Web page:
Necrotizing enterocolitis (NEC) is a serious gastrointestinal (GI) disorder that frequently affects premature newborns. It results in a highly diseased state, a high rate (nearly 50%) of necessary surgery and has a high rate of mortality, especially in very low-birth weight infants. NEC affects approximately 7.0% of all very low-birth weight infants and carries a death rate greater than 20%.
The exact causes of NEC are unknown, but it is suspected that it is related to multiple factors such as genetic susceptibility, prematurity, formula feeding and gut dysbiosis (disruption in normal flora.) It is known that the immune system in premature babies is immature and dysbiosis may be the factor which accentuates dysregulation of the immune system. It is also known that maternal breastfeeding reduces the incidence of NEC.
A 2019 study narrowed the factors involved in gut dysbiosis to an increase in Enterobacteriaceae not bound to maternal IgA in infants who develop NEC compared with healthy controls. This study showed that maternal immunoglobulin A (IgA) is an important factor for protection against NEC. It also showed that maternal milk was the predominant source of IgA in the first month of life, and that a relative decrease in IgA-bound bacteria is associated with the development of NEC. There is a scientific reason that breastfeeding is recommended for infants.
There have been several studies showing the benefits of probiotics for NEC. One study caught my eye. You don’t often hear of Bifidobacterium adolescentis in the media, but in a new study this probiotic showed protective effects against NEC. Research published in January, 2017 used 100 million CFU of B. adolescentis from Livzon, Zhuhai, China in a rat model of NEC.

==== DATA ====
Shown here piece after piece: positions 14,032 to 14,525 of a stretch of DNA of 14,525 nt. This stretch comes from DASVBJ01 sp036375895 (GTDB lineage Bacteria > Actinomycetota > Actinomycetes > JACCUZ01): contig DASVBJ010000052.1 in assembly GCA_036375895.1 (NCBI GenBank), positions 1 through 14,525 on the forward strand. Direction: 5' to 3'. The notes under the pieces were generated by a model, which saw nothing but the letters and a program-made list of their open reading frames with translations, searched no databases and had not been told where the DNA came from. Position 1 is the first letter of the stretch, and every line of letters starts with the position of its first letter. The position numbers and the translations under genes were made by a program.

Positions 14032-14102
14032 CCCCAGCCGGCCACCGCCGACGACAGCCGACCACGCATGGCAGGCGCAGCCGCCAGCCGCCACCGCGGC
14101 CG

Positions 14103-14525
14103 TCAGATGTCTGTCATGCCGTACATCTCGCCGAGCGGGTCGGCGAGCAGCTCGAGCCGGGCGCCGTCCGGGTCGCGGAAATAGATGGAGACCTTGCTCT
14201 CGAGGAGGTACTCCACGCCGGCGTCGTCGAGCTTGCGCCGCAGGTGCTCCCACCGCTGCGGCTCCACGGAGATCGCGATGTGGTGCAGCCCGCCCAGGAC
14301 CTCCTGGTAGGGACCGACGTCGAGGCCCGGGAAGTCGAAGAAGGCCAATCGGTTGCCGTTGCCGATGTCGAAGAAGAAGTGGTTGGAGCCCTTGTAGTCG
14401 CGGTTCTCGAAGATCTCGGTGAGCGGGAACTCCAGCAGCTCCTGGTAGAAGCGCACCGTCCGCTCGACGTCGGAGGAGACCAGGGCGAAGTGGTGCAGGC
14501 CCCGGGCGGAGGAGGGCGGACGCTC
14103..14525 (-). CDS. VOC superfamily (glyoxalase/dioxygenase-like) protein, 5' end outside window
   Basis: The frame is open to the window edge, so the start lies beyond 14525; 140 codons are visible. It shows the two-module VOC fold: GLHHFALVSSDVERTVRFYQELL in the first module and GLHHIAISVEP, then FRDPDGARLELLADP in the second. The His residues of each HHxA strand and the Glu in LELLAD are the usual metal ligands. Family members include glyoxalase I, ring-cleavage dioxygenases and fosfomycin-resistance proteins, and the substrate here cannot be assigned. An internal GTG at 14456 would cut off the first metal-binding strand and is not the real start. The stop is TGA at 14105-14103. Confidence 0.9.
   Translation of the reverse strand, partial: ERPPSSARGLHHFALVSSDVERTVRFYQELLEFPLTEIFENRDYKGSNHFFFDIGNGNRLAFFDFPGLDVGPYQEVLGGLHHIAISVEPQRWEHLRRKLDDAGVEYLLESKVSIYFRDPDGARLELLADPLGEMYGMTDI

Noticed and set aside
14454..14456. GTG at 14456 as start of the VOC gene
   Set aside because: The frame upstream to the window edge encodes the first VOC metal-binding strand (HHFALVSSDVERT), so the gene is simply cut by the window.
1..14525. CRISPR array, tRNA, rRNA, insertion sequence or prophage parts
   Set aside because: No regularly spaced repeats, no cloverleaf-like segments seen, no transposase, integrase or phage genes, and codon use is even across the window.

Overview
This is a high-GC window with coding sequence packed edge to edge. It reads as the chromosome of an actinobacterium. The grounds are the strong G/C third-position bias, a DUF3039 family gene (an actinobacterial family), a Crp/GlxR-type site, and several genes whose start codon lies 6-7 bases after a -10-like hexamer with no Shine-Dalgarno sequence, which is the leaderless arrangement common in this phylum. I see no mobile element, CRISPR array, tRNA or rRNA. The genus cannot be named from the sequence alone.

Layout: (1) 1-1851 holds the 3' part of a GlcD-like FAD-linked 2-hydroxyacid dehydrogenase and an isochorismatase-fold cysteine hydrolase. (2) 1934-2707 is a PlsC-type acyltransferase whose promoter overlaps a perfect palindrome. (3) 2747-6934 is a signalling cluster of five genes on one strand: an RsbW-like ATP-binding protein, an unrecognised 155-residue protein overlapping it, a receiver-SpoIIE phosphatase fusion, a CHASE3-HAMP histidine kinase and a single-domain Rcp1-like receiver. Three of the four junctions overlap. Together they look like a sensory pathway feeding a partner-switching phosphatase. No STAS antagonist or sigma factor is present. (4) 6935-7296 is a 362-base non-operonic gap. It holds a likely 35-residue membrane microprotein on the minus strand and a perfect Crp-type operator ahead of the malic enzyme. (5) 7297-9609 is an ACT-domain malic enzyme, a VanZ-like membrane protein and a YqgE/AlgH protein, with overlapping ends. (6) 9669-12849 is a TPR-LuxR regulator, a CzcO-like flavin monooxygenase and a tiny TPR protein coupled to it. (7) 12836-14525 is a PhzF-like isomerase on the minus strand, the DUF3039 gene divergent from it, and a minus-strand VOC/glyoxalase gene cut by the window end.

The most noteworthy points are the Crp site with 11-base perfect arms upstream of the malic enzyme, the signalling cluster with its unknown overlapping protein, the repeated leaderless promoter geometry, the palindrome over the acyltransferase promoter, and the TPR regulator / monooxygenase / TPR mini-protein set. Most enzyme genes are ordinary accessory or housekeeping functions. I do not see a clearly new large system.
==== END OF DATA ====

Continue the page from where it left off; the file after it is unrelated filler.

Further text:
In this rat study, neonatal rats were divided into 3 groups: surrogate mother-fed, formula fed or formula fed+probiotic. The formula-fed and formula+probiotic groups were exposed to conditions via a well-established NEC model which, indeed, induced NEC. Throughout the experiment, the surrogate-fed rats increased their body weights and the formula+probiotic rats maintained their body weights, but the formula-fed rats lost weight, which is reflective of NEC. Additionally, other symptoms of NEC, including abdominal distention and diarrhea, appeared in the rats that developed NEC, but the formula+probiotic rats had a significantly better survival rate than the formula-only rats.
After sacrifice, the ileum (distal part of the small intestine) of all rats were evaluated and results showed that B. adolescentis significantly decreased the rate of NEC-like intestinal injury.
Conclusions from this study were that B. adolescentis can prevent necrotizing enterocolitis in premature rats and the mechanism may be protection against inflammation.
One takeaway from this rat study and others is that if you are pregnant or planning on becoming pregnant, getting your gut microbiome balanced so that your child has a better chance of having a more-balanced gut microbiome is very important. It is also very important to breastfeed your child if at all possible.
Nutritional consultations with me can help balance your microbiota so that your vaginal environment and breast milk contain beneficial microbes.
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